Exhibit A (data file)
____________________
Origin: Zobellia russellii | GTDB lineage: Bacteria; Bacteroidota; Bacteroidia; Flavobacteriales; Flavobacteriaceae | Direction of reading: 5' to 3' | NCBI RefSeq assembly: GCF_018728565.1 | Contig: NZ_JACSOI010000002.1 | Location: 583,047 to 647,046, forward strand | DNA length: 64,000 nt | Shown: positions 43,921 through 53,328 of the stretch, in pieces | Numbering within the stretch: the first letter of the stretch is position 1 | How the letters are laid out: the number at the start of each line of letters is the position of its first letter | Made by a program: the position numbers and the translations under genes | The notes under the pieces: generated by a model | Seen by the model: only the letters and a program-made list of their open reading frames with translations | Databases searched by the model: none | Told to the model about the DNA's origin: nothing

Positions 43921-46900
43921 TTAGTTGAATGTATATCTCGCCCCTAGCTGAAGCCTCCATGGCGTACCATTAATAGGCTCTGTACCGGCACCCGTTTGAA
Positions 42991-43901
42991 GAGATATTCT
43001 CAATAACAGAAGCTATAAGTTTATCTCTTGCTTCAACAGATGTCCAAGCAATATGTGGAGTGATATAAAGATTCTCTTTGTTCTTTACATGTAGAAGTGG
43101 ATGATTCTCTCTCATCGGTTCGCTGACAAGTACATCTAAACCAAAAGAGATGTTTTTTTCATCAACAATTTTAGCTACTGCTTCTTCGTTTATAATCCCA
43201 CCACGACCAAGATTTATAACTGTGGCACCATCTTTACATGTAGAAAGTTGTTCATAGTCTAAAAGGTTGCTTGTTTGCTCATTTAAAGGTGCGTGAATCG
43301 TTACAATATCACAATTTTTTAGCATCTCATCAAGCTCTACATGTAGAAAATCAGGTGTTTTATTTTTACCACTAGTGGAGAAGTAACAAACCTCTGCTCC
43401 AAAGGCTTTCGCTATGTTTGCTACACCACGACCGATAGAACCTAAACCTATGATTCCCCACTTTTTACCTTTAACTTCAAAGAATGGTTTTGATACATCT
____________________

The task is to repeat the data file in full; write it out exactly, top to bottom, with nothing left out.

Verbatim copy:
Origin: Zobellia russellii | GTDB lineage: Bacteria; Bacteroidota; Bacteroidia; Flavobacteriales; Flavobacteriaceae | Direction of reading: 5' to 3' | NCBI RefSeq assembly: GCF_018728565.1 | Contig: NZ_JACSOI010000002.1 | Location: 583,047 to 647,046, forward strand | DNA length: 64,000 nt | Shown: positions 43,921 through 53,328 of the stretch, in pieces | Numbering within the stretch: the first letter of the stretch is position 1 | How the letters are laid out: the number at the start of each line of letters is the position of its first letter | Made by a program: the position numbers and the translations under genes | The notes under the pieces: generated by a model | Seen by the model: only the letters and a program-made list of their open reading frames with translations | Databases searched by the model: none | Told to the model about the DNA's origin: nothing

Positions 43921-46900
43921 TTAGTTGAATGTATATCTCGCCCCTAGCTGAAGCCTCCATGGCGTACCATTAATAGGCTCTGTACCGGCACCCGTTTGAA
Positions 42991-43901
42991 GAGATATTCT
43001 CAATAACAGAAGCTATAAGTTTATCTCTTGCTTCAACAGATGTCCAAGCAATATGTGGAGTGATATAAAGATTCTCTTTGTTCTTTACATGTAGAAGTGG
43101 ATGATTCTCTCTCATCGGTTCGCTGACAAGTACATCTAAACCAAAAGAGATGTTTTTTTCATCAACAATTTTAGCTACTGCTTCTTCGTTTATAATCCCA
43201 CCACGACCAAGATTTATAACTGTGGCACCATCTTTACATGTAGAAAGTTGTTCATAGTCTAAAAGGTTGCTTGTTTGCTCATTTAAAGGTGCGTGAATCG
43301 TTACAATATCACAATTTTTTAGCATCTCATCAAGCTCTACATGTAGAAAATCAGGTGTTTTATTTTTACCACTAGTGGAGAAGTAACAAACCTCTGCTCC
43401 AAAGGCTTTCGCTATGTTTGCTACACCACGACCGATAGAACCTAAACCTATGATTCCCCACTTTTTACCTTTAACTTCAAAGAATGGTTTTGATACATCT